Edinburgh Festival `98: Bottoms up, Little Englander

Comedy: Al Murray Pleasance
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The Independent Culture
THERE IS a moment from "You're the One That I Want" in Grease where John Travolta sings of the frisson he gets from Olivia Newton-John. "It's electrifying," he croons with a visible jolt.

Al Murray's Pub Landlord, who would no doubt approve of the song as "normal" compared to the poncy modern jazz too many bars are playing, has a similar effect.

He's the sort of bloke who would have been there with Our Boys, socking it to Johnny Foreigner on the streets of Marseilles during the World Cup, epitomising all that is worst about our country; bragging, swaggering, macho, prejudiced, ignorant and jingoistic, he is Little Englander personified.

And yet, in Keeper of the Pint Cosmic, Murray plays the character with such relish that you can't help warming to him. Whether railing against a man with a hooped earring ("not a pirate, are you, squire, or a curtain?"), or twitching with rage at the sight of a woman drinking a pint rather than the required "glass of white wine for the lady", his sheer panache wins you over. The very idea of a graduate trainee from the brewery wanting to institute a gay night in his pub makes the Landlord clutch his chest and stagger backwards in shock.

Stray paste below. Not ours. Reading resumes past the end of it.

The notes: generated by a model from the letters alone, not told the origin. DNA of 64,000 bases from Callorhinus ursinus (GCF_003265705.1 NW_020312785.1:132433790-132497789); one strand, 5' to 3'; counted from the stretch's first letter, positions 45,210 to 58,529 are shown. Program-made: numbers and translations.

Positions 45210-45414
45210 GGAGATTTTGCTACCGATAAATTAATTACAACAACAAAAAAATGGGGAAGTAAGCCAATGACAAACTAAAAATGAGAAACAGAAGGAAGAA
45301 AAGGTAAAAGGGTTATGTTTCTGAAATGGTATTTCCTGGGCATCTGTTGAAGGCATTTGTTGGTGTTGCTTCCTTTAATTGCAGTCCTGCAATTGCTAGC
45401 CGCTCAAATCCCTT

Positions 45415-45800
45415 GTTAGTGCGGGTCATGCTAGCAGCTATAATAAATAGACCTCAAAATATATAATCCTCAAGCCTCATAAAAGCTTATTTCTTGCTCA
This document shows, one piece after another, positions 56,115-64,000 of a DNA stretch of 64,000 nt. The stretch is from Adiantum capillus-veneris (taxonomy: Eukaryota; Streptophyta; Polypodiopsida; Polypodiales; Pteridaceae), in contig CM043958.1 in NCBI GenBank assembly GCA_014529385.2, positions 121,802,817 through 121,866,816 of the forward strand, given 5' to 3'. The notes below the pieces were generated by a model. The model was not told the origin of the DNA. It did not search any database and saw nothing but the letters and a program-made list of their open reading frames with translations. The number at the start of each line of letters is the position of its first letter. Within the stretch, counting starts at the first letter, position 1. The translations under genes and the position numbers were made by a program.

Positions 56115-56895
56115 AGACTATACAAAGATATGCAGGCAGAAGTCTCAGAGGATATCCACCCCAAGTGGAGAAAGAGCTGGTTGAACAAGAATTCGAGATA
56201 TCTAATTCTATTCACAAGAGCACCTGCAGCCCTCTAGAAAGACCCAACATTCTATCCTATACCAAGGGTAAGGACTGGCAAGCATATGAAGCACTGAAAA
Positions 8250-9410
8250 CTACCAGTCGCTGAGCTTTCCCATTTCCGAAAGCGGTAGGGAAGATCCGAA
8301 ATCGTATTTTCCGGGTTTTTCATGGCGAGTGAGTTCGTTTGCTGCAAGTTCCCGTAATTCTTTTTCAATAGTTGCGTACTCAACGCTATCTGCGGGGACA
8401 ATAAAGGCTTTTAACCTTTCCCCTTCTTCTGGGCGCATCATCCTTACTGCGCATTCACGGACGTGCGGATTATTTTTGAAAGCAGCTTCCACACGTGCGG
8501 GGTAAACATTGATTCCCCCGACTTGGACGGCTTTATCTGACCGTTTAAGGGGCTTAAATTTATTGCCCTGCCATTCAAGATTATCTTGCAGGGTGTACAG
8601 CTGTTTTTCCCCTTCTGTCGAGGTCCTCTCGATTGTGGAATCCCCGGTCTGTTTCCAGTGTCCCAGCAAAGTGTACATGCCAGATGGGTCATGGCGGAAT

But he is no one-note wonder. There are also shafts of pathos - he slips in the line, "I'm so alone", and references to the boy he never sees - that glint in the morass of lager-fuelled ranting.

The Landlord is a beautifully observed character - right down to the costume: a ghastly maroon jacket that proclaims "mine host", a white shirt adorned with the brewery's crest, a fistful of sovereign-rings and a belt whose buckle reads "BEER" in bold copper letters.

Forget all the Cool Britannia hype. The Landlord is a much more accurate picture of what we're like.

Al Murray, The Pub Landlord, is at the Pleasance, Edinburgh (0131-556 6550) until 31 Aug

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